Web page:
About Jesus  -  Steve Sweetman

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Three Defining Words


One little phrase often defines the life and times of someone.  "Win one for the Gipper" does just that for former President Ronald Reagan.  This phrase finds its origin in the 1920's when George Gipp was a popular Notre Dame football player.  Knute Rockne was his coach and when Gipp was unable to play a game he encouraged Rockne to "win one for the Gipper".  In the 1940 movie entitled "Knute Rockne - All American", Reagan played the role of Gipp.  From then on Ronald Reagan was known as the Gipper.  Every battle he won in life was a victory for the Gipper.        


Is there a phrase that defines the earthly life and times of our Lord Jesus Christ?  There may be others but "It is finished" (John 19:30) is a good candidate.  To help understand how these three words define the earthly life and times of Jesus I quote Philippians 2:6 to 8 (NIV).  "Who, being in the very nature of God did not consider equality with God something to be grasped, but made Himself nothing, taking the very nature of a servant, being made in human likeness.  And being found in the appearance of a man He humbled Himself and became obedient unto death - even the death on the cross."


Paul described Jesus as being in the very nature of God.  The Apostle John described Jesus in similar fashion in John 1:1 when he said that prior to Jesus' earthly life He wasn't only with God but He was God.  This may be hard for us to get our human heads around, and it may sound like Greek mythology, but while on earth Jesus was God in a human body.  We must, therefore, acknowledge that when Jesus stepped into humanity He took one gigantic step down from His heavenly existence. 


Stepping down from the holy confines of heaven was just the first step in His descent into a sin soaked pit of depravity called humanity.  As Paul said, Jesus didn't grasp at His divinity which could have softened His landing into our world.  As difficult as this descent must have been for Jesus there were further downward steps to be taken.  Becoming a servant was one such step.  From our human vantage point, it makes no logical sense that the Creator and Supreme Lord of all things would enslave Himself in the process of rescuing a blind humanity from fumbling around in the dark.


Although being fully God, Jesus was fully human.  As Paul stated, Jesus was made in human likeness and was found in the appearance of a man.  For this reason Paul said that Jesus became obedient.  To expand on this point Hebrews 5:8 states that Jesus learned, yes learned, obedience through the things He suffered.  Every suffering step was a step in obedience for Jesus.   


Jesus suffered in many ways.  Merely living among sinful humanity would have been irritating.  His battles with satan, one of which is seen in Matthew 4, must have been frustrating.  Hebrews 4:15 states that as a man Jesus was tempted with every temptation a man could possibly be inflicted with.  I'm sure any red blooded man knows what these temptations would have included.  Of course, the toughest temptation was His entence inner struggle in the Garden of Gethsemane.  The struggle ended with another phrase that could define the life and times of Jesus.  "Your will be done" is the ultimate in obedience.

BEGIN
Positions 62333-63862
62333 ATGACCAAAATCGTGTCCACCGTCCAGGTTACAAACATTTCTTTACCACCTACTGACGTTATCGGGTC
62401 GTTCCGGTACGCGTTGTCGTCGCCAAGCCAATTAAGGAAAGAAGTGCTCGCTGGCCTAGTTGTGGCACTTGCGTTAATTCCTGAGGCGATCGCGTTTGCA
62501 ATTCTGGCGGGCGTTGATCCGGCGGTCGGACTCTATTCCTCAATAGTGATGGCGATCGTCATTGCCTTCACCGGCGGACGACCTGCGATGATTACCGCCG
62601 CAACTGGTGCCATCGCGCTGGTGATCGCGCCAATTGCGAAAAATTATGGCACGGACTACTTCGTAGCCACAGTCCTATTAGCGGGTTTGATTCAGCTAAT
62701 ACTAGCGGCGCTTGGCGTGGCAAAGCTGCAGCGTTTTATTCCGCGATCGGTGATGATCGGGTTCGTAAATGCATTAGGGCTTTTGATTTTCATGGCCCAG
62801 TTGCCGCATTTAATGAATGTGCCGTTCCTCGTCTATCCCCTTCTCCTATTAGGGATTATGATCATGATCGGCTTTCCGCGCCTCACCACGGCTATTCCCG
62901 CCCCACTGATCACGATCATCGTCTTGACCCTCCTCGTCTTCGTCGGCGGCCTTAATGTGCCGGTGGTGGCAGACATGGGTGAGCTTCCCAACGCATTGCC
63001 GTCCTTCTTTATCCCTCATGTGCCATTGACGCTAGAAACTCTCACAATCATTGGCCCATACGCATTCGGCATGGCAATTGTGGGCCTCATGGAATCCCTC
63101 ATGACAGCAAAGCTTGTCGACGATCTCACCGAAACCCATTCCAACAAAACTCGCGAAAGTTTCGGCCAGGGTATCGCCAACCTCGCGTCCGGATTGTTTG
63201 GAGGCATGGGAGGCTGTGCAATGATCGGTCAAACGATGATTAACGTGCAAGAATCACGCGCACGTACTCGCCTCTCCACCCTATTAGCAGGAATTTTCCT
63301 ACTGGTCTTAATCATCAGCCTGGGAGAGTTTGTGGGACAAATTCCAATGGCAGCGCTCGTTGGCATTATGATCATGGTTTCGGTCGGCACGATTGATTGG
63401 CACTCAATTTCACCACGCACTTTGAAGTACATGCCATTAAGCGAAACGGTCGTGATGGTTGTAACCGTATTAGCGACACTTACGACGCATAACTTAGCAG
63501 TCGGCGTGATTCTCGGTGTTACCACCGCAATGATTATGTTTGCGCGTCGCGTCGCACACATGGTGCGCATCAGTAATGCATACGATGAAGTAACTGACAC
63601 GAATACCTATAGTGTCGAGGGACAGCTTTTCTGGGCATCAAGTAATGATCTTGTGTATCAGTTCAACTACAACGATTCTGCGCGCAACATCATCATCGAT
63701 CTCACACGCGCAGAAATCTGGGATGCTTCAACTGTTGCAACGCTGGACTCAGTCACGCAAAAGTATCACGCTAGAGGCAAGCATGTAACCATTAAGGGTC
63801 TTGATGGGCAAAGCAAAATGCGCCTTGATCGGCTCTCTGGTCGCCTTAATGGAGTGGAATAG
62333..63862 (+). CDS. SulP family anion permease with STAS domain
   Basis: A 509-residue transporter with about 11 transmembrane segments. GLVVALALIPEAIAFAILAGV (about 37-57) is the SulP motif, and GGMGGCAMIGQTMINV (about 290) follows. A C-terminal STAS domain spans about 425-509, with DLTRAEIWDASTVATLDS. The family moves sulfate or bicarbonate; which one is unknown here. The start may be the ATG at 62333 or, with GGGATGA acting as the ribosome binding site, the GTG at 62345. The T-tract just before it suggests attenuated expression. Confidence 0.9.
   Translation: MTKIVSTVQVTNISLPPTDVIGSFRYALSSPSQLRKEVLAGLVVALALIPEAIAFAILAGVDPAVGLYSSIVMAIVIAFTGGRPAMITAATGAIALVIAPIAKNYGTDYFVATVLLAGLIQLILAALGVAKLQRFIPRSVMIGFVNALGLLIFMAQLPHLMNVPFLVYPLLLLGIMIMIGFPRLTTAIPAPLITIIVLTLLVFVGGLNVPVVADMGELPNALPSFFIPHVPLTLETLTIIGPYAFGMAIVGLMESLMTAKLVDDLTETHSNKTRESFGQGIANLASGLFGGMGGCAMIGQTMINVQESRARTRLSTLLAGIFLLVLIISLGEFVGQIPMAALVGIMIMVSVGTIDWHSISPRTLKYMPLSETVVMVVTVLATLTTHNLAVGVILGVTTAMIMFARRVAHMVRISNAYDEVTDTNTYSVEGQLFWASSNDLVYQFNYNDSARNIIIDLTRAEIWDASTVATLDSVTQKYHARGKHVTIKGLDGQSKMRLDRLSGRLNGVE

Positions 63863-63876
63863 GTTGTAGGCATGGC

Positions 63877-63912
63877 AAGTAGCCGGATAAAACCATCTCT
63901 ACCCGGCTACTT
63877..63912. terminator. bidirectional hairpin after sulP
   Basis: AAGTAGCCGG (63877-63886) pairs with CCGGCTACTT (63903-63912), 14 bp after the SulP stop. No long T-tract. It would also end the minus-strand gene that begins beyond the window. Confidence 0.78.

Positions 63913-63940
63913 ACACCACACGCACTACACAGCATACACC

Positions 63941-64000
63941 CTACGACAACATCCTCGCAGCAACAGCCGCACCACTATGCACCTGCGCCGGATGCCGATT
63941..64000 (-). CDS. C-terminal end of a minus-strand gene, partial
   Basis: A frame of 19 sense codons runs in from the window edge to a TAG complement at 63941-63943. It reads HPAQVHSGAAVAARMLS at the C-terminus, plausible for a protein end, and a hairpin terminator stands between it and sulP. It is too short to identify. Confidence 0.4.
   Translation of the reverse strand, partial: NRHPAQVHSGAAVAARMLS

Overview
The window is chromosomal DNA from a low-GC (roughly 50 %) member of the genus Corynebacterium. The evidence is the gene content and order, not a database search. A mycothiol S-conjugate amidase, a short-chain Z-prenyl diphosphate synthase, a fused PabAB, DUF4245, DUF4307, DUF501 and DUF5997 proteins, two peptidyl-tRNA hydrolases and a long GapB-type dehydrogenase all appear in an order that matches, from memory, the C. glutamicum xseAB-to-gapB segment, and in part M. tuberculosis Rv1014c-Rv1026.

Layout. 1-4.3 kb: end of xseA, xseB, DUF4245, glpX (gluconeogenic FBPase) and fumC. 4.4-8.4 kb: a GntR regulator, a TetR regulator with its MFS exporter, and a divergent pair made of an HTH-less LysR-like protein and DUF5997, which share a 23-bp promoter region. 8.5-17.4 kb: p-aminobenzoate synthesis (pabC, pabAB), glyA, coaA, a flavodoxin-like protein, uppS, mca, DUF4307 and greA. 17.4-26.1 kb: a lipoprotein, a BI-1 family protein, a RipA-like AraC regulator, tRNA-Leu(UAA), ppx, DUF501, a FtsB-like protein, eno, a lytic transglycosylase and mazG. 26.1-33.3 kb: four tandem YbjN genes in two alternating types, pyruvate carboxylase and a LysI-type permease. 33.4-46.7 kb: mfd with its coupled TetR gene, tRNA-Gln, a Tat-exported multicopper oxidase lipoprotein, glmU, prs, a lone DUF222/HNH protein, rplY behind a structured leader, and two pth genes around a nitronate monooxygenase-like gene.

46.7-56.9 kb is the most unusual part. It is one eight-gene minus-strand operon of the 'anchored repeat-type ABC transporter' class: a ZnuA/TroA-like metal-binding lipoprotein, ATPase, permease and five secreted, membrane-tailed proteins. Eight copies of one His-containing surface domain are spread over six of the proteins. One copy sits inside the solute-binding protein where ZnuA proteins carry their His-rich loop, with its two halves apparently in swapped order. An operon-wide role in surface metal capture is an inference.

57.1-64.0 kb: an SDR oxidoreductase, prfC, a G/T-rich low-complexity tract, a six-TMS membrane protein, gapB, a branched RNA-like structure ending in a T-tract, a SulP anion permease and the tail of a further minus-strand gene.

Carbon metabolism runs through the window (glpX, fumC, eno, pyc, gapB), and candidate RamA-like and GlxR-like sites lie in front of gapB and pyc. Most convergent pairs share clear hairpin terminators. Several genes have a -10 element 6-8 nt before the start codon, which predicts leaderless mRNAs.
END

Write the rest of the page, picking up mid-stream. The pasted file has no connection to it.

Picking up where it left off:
Obedience for Jesus meant death on a cross.  Paul quoted Deuteronomy 21:23 in Galatians 3:13
where the Law of Moses stated that anyone who
hangs on a tree (cross) has been cursed by God.  To the casual observer Jesus was executed as a common criminal, but that wasn't the case.  As Deuteronomy 21:23 states and as Isaiah 53:10 confirms, it was God's will to have Jesus cursed and executed for sins He had never committed.   


When Jesus said "It is finished", He was finished with His steps down into humanity.  He was finished with the temptations to sin.  He was finished with satan's nonsense.  He was finished with tolerating His fickle disciples.  He was finished with dusty roads, hot deserts, and the stormy Sea of Galilee .  He was finished with the hypocrisy of the religious establishment.  He was finished with His illegal arrest, conviction, and trial.  He was finished with the agony of the cross.  He was finished with being punished for our sins.  He was simply finished with every last aspect of His earthly existence, and for that He must have been overjoyed.  In one real sense of the word, "It is finished" does define the earthly life and time of our Lord Jesus Christ.    


Jesus' descent into humanity meant denying Himself and taking up His cross on a daily basis.  He now requires the same from us.  "Whoever wants to be my disciple must deny themselves and take up their cross and follow me (Matthew 16:24)."  Jesus isn't asking us to do something He has never done.  On the contrary, if we are His disciples, like Jesus, we will deny ourselves, take up our cross, and follow Jesus to death and beyond.  Then, when our last breath flutters into obscurity, also like Jesus we will sigh and say, "It is finished".  Our earthly existence will fade away as we enter the holy presence of our Lord and Saviour.                       



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